Attention, readers: I’m posting updates to this post below.
When I learned late last night that Osama bin Laden had been killed, one of my first thoughts was of Paul Tibbets. It’s okay if you don’t recognize the name. He was the pilot of the bomber plane “Enola Gay” on August 6th, 1945. On that day he and his crew dropped “Little Boy,” an atomic bomb, on Hiroshima, Japan.
Behind every major news event there is a personal story. Early news reports indicate that bin Laden was killed by a bullet to the head. Who pulled that trigger? What were his emotions when he fired the shot? When did he first imagine the role he might play in history? Did he daydream in his high school algebra class, telling himself he didn’t need to learn how to solve for ‘x’ because someday he would kill the most notorious mass murderer of his day?
It was the stories of individuals that drew me to journalism. Most of my career I covered so-called “hard news,” policy decisions by Congress that had national, and at times international, impact. But behind every major news event was an individual — a Member of Congress, a Hill staffer, a lobbyist, an activist.
Three months from now Bob Woodward will likely have a book out titled something like “The Moment,” which will put us in the White House Situation Room on the day President Obama authorized the raid on bin Laden’s hideout. A military historian will write a book breaking down the military operation on that hideout.
But another writer will tell the story of the man who pulled that fateful trigger.
I will eagerly read it. My favorite book of the last year was Laura Hillenbrand’s Unbroken, the story of an Olympic runner who survived an ocean plane crash and POW internment during World War II. The two books that most inspired me to pursue creative nonfiction were Dava Sobel’s Longitude, a profile of the man who invented a clock allowing explorers to safely navigate at sea, and Simon Winchester’s The Professor and the Madman, which told the story of the key man behind the Oxford English Dictionary and the murderer who contributed many of the book’s entries.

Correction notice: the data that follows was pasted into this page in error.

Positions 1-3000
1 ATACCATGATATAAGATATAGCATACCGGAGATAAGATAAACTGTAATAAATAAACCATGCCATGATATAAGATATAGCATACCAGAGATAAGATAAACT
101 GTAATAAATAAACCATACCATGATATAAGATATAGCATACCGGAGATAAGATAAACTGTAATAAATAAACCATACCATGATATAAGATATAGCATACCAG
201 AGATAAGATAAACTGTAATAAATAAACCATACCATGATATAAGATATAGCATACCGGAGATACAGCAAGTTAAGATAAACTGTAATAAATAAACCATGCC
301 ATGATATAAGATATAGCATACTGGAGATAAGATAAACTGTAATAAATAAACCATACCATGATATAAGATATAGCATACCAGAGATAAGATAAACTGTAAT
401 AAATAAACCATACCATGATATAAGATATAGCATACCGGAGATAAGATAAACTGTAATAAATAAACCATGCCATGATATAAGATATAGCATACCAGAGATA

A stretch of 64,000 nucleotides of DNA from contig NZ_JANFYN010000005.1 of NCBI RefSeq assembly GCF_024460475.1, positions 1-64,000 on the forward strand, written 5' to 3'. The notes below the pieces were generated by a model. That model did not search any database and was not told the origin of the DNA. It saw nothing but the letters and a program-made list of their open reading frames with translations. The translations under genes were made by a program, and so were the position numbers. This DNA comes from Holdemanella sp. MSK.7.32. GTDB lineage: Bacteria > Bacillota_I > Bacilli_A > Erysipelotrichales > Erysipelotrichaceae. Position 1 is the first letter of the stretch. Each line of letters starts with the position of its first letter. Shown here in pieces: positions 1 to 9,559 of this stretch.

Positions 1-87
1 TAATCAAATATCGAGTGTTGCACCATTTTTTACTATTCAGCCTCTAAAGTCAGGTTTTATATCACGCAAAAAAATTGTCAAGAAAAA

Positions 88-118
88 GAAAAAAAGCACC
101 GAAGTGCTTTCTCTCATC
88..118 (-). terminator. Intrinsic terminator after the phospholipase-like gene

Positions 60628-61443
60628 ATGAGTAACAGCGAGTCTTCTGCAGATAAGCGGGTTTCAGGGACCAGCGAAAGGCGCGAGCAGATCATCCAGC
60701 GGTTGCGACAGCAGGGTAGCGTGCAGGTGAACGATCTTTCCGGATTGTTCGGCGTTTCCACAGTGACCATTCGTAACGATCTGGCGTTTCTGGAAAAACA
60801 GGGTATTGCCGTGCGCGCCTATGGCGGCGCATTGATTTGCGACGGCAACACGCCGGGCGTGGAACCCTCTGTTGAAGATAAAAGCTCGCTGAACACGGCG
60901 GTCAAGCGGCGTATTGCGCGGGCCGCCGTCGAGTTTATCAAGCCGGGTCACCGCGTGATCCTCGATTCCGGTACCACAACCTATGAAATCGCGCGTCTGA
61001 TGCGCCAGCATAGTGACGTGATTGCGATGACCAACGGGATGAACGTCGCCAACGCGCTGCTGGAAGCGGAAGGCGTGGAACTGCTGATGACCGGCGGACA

Everyone has a story. I knew that when I launched a cross-country U.S. trip to interview creatives. I love telling people’s stories. I love reading people’s stories.
I eagerly await the story of this brave soldier who accomplished something that led to spontaneous celebrations in front of the White House, a few short miles from my home. He has a story to tell.
UPDATE (5/2/11, 6:25 pm ET): One of my favorite tweeps, Alexis Grant, directed me to this GalleyCat post of an upcoming memoir by a former member of the Navy SEAL team that conducted the raid on bin Laden’s compound. The author is no longer on the team but presumably can write about some of its members. Also check out Alexis’ take on various newspaper headlines from today featuring the big news, based on her drop-by at D.C.’s Newseum.
UPDATE (5/3/11, 7:52 am ET): The Washington Post speculates that unlike Paul Tibbets (yes, they cited that example) we may never know who the shooter is, following Navy SEAL protocol.
UPDATE (5/5/11, 5:40 am ET): Today the Washington Post has a front-page story on Vice Admiral William H. McRaven, a former Navy SEAL who selected and supervised the team that conducted the raid.
UPDATE (5/5/11 3:30 pm ET): Just saw a post by Write it Forward’s Bob Mayer, whose bio states “is a West Point graduate, served in the Infantry and Special Forces (Green Beret) commanding an A-Team and as a Special Forces operations officer; and was an instructor at Fort Brag.” He walks the reader through the planning and execution of a mission like this, and says: “To all the second-guessers out there, I say: Shut up.”